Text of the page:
- modelReady(): When PoseNet is finished loading, we call this function to display the model’s status
Step 2: Detect key points in body joints
The next step is to detect the poses. You might have noticed in the previous step that we are saving every detected pose in the poses variable by calling poseNet.on(). This function runs in the background continuously. Whenever a new pose is found, it gives the location of body joints in the following format:
- ‘score’ refers to the confidence of the model
- ‘part’ denotes the body joint/key point that is detected
- ‘position’ contains the x and y position of the detected part
We do not have to write code for this part since it is automatically generated.
Step 3: Display the detected body joints
We know the detected body joints and their x and y location. Now, we just need to draw them over the video to display the detected body joints. We’ve seen that PoseNet gives us a list of body joints detected with a confidence score for each joint and its x and y locations.
We will use a threshold value of 20% (keypoint.score > 0.2) confidence score in order to draw a key point. Here is the code to do this:
Step 4: Draw the estimated skeleton of the body
Along with the key points or body joints, PoseNet also detects the estimated skeleton of the body. We can use the poses variable to draw the skeleton:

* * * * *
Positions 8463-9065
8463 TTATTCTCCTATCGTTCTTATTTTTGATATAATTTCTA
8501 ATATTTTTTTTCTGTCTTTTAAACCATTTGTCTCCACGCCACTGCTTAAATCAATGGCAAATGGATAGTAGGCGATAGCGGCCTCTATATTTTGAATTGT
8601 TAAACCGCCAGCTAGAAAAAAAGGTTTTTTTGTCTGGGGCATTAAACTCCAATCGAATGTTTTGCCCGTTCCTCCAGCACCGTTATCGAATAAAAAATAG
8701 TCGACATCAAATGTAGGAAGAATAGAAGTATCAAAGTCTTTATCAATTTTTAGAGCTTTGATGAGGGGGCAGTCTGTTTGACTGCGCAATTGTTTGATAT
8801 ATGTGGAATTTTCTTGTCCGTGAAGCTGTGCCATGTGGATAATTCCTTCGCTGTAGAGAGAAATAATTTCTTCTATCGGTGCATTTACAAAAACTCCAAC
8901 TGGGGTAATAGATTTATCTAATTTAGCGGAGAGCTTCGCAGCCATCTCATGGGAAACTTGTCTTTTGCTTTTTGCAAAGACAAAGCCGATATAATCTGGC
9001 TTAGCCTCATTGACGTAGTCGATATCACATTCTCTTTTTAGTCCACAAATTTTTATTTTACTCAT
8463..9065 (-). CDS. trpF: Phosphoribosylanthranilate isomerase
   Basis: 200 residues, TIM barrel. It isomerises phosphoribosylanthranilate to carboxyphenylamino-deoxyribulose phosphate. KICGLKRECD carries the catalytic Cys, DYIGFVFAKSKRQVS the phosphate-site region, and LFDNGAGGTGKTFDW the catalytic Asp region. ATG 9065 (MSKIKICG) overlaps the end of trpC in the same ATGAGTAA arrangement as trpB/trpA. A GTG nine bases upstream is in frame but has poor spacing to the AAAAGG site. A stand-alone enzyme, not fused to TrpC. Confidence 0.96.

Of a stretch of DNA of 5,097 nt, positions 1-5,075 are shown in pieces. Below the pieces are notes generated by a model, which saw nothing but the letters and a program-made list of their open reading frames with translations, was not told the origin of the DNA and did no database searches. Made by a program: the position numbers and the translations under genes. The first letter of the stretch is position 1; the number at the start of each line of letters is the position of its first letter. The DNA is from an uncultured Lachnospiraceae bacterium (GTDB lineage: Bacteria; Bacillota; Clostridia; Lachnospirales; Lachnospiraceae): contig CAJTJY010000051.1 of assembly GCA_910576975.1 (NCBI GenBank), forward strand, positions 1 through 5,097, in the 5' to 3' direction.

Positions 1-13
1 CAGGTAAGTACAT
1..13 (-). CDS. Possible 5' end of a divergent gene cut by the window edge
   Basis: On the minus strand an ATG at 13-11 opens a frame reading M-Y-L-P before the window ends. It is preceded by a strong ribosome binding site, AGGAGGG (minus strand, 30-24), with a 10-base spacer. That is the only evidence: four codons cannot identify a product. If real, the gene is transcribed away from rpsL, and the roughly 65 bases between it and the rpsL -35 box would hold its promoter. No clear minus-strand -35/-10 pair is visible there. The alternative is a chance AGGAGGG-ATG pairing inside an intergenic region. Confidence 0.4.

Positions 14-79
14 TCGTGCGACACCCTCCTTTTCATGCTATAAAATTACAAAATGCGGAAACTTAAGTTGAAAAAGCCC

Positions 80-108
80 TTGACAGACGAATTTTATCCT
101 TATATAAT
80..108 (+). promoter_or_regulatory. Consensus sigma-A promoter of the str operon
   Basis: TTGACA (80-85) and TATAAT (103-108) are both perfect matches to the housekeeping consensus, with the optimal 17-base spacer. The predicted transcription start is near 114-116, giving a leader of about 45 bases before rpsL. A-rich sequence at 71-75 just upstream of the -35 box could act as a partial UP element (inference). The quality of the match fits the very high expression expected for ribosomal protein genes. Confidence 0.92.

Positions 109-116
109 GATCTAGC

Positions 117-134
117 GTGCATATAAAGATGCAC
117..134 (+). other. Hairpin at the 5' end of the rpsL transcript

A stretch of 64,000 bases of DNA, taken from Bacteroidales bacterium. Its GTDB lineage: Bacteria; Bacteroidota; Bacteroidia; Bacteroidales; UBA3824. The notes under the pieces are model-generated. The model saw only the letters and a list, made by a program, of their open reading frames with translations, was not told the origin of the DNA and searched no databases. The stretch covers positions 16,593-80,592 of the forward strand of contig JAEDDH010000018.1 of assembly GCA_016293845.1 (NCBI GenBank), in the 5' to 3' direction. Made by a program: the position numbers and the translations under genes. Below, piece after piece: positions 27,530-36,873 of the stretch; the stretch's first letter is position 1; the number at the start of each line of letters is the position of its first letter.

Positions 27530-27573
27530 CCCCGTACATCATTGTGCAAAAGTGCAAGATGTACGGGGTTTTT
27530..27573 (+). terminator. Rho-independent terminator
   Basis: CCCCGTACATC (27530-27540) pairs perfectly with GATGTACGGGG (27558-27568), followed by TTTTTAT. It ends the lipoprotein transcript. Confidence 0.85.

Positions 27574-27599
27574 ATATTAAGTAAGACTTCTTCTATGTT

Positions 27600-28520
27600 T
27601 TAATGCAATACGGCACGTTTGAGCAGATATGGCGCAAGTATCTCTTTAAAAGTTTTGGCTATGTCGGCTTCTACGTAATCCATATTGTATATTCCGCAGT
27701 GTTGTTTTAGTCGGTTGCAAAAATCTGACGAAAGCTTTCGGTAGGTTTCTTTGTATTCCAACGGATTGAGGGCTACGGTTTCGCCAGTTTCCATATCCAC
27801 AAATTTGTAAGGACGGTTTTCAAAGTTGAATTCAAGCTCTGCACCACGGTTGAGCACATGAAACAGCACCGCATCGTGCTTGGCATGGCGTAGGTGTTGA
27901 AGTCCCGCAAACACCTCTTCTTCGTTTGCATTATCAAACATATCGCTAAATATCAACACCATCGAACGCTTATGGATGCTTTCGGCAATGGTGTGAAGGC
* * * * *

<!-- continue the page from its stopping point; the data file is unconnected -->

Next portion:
Here, we looped over the detected skeleton and created lines joining the key points. The code is fairly straightforward again.
Now, the last step is to call the drawSkeleton() and drawKeypoints() functions repeatedly along with the video feed that we are capturing from the webcam. We can do that using the draw() function of p5.js which is called directly after setup() and executes repeatedly:
Next, go to your terminal window, into your project folder, and start a Python server:
python3 -m http.server
Then go to your browser and open the following address:
Voila! Your PoseNet should be nicely detecting your body pose (if you have followed all the steps correctly). Here is how my model looks:
You can see why I love TensorFlow.js. It is incredibly effective and doesn’t even require you to worry about complex installation steps while building your models.
TensorFlow.js shows a lot of promise for making machine learning more accessible by bringing it to the browser. And at the same time, it has advantages like data privacy, interactivity etc. This combination makes it a very powerful tool to keep in a data scientist’s toolbox, especially if you want to deploy your machine learning applications.
In the next article, we will explore how to apply transfer learning in the browser and deploy your machine learning or deep learning models using TensorFlow.js.
The project that we did with PoseNet can be taken even further to build a pose recognition application by just training another classifier over it. I encourage you to go ahead and try that! Post in the comments below if you have built something interesting 🙂
All the code for this article is available on Github.